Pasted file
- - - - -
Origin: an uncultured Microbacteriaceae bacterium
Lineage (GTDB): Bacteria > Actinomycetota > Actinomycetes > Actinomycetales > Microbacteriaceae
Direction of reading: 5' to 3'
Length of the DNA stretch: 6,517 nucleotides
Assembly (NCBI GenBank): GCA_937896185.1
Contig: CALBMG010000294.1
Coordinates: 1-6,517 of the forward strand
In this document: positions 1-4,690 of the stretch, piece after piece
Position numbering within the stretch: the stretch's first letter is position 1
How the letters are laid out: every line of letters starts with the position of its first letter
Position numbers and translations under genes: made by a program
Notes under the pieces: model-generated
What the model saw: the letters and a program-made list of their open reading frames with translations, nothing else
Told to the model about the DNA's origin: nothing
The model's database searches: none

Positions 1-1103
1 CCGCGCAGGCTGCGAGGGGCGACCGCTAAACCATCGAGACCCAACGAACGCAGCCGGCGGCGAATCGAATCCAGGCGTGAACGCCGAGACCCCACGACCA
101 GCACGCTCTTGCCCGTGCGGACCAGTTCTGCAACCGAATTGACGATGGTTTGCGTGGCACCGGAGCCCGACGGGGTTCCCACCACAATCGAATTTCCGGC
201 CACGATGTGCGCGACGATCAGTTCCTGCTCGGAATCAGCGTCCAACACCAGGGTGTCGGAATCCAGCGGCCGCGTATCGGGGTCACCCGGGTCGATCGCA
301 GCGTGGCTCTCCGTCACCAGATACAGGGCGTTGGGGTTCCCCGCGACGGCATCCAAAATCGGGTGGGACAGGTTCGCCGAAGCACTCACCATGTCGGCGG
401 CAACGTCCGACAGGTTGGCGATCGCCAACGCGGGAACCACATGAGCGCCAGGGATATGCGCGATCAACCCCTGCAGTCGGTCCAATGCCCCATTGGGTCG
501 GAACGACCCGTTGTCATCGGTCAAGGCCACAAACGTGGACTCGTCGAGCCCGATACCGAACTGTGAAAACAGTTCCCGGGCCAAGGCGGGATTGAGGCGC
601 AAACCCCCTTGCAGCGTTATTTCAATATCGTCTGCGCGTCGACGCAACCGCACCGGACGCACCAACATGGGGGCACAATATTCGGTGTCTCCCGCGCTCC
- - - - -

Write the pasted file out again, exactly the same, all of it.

Origin: an uncultured Microbacteriaceae bacterium
Lineage (GTDB): Bacteria > Actinomycetota > Actinomycetes > Actinomycetales > Microbacteriaceae
Direction of reading: 5' to 3'
Length of the DNA stretch: 6,517 nucleotides
Assembly (NCBI GenBank): GCA_937896185.1
Contig: CALBMG010000294.1
Coordinates: 1-6,517 of the forward strand
In this document: positions 1-4,690 of the stretch, piece after piece
Position numbering within the stretch: the stretch's first letter is position 1
How the letters are laid out: every line of letters starts with the position of its first letter
Position numbers and translations under genes: made by a program
Notes under the pieces: model-generated
What the model saw: the letters and a program-made list of their open reading frames with translations, nothing else
Told to the model about the DNA's origin: nothing
The model's database searches: none

Positions 1-1103
1 CCGCGCAGGCTGCGAGGGGCGACCGCTAAACCATCGAGACCCAACGAACGCAGCCGGCGGCGAATCGAATCCAGGCGTGAACGCCGAGACCCCACGACCA
101 GCACGCTCTTGCCCGTGCGGACCAGTTCTGCAACCGAATTGACGATGGTTTGCGTGGCACCGGAGCCCGACGGGGTTCCCACCACAATCGAATTTCCGGC
201 CACGATGTGCGCGACGATCAGTTCCTGCTCGGAATCAGCGTCCAACACCAGGGTGTCGGAATCCAGCGGCCGCGTATCGGGGTCACCCGGGTCGATCGCA
301 GCGTGGCTCTCCGTCACCAGATACAGGGCGTTGGGGTTCCCCGCGACGGCATCCAAAATCGGGTGGGACAGGTTCGCCGAAGCACTCACCATGTCGGCGG
401 CAACGTCCGACAGGTTGGCGATCGCCAACGCGGGAACCACATGAGCGCCAGGGATATGCGCGATCAACCCCTGCAGTCGGTCCAATGCCCCATTGGGTCG
501 GAACGACCCGTTGTCATCGGTCAAGGCCACAAACGTGGACTCGTCGAGCCCGATACCGAACTGTGAAAACAGTTCCCGGGCCAAGGCGGGATTGAGGCGC
601 AAACCCCCTTGCAGCGTTATTTCAATATCGTCTGCGCGTCGACGCAACCGCACCGGACGCACCAACATGGGGGCACAATATTCGGTGTCTCCCGCGCTCC